Hell ant amber, Fossil captures ancient ‘hell ant’ in action.

Around 99 million years ago, a juvenile cockroach met a hellish fate. It was snapped up by the jaws of a Cretaceous hell ant, a fierce predator with long, curving mandibles that swept up toward the top of the ant’s head.

Just moments later, the ant and roach were trapped in sticky sap that eventually turned to amber, providing scientists with a first glimpse of how the weird-faced ants trapped prey.

The profile of a hell ant, with exaggerated upward-facing jaws that arc like the Grim Reaper’s scythe, is unlike that of any ant alive today. Adding to the facial weirdness is a hell ant’s horn, which comes in a variety of shapes in this ant group, known as Haidomyrmecine.

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Researchers had long suspected that hell ants swung their prominent mandibles upward to catch their prey, unlike modern ants that snap their jaws together horizontally. In the piece of Cretaceous amber from Myanmar, scientists found the first confirmation of this hunting technique.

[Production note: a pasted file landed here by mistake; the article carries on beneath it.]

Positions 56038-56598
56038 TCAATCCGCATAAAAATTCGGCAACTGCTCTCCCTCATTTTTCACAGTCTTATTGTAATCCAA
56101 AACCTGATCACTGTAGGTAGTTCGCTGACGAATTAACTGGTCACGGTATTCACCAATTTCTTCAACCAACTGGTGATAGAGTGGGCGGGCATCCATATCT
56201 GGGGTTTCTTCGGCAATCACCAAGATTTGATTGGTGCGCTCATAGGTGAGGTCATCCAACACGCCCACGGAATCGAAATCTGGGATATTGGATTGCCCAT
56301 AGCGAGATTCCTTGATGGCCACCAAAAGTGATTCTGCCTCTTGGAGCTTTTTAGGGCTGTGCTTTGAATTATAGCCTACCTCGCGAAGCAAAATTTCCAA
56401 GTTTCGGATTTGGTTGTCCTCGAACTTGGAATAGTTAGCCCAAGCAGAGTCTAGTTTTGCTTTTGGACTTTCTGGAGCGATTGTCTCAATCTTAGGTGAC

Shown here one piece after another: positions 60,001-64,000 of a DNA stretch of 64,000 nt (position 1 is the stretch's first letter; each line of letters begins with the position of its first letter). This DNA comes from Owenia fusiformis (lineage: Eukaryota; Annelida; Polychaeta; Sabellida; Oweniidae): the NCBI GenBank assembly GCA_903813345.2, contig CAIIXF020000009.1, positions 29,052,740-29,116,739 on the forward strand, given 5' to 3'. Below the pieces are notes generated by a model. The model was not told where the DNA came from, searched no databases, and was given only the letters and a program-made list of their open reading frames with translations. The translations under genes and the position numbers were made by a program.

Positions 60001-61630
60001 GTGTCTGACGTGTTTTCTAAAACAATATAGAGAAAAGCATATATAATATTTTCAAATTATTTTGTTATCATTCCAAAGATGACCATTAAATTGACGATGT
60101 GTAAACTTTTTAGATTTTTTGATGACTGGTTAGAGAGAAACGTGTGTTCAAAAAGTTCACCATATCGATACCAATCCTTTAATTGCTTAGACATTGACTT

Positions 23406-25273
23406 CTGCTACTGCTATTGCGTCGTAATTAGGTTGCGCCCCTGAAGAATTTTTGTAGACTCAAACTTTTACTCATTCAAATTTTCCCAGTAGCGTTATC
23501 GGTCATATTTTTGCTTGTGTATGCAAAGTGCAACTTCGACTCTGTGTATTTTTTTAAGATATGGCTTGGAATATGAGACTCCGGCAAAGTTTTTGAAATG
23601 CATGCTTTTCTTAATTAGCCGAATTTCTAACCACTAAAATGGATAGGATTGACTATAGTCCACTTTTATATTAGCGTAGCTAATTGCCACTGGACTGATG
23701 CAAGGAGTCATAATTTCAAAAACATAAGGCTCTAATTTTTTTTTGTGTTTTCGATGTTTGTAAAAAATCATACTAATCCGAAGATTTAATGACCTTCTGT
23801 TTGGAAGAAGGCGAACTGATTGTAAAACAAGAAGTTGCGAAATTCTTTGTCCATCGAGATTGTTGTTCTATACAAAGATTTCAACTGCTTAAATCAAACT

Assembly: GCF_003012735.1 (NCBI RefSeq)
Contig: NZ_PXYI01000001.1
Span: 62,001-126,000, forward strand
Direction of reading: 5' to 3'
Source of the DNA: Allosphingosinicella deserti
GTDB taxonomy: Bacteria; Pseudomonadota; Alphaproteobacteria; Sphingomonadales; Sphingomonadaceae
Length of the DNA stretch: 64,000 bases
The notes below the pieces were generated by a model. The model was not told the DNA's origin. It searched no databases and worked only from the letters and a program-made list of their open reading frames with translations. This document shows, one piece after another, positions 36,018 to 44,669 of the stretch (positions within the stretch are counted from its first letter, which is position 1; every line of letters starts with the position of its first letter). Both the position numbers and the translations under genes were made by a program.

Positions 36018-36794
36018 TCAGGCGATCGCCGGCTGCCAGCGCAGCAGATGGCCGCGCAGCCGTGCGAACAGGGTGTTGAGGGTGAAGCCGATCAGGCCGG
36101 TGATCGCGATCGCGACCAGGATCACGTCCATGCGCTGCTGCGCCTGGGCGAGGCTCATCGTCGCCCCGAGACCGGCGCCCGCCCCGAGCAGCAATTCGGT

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Hell ants lived during the Cretaceous period (about 145.5 million to 65.5 million years ago), and are known from amber deposits in Myanmar, France and Canada spanning 100 million to 78 million years ago, said evolutionary biologist Phillip Barden, an assistant professor in the Department of Biological Sciences at the New Jersey Institute of Technology. Barden and his colleagues described the amber-embedded hell ant in a new study, published online today (Aug. 6) in the journal Current Biology.

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Scientists described the first hell ant about a century ago, and have since identified 16 species — all of whom have elongated mandibles and horns.

In the amber, the mandibles of the hell ant Ceratomyrmex ellenbergeri hug the roach nymph, Caputoraptor elegans, from below, pinning it against the horn on the ant’s head. Finding this rare example of fossilized predation was astonishing — but also vindicating, Barden told Live Science.

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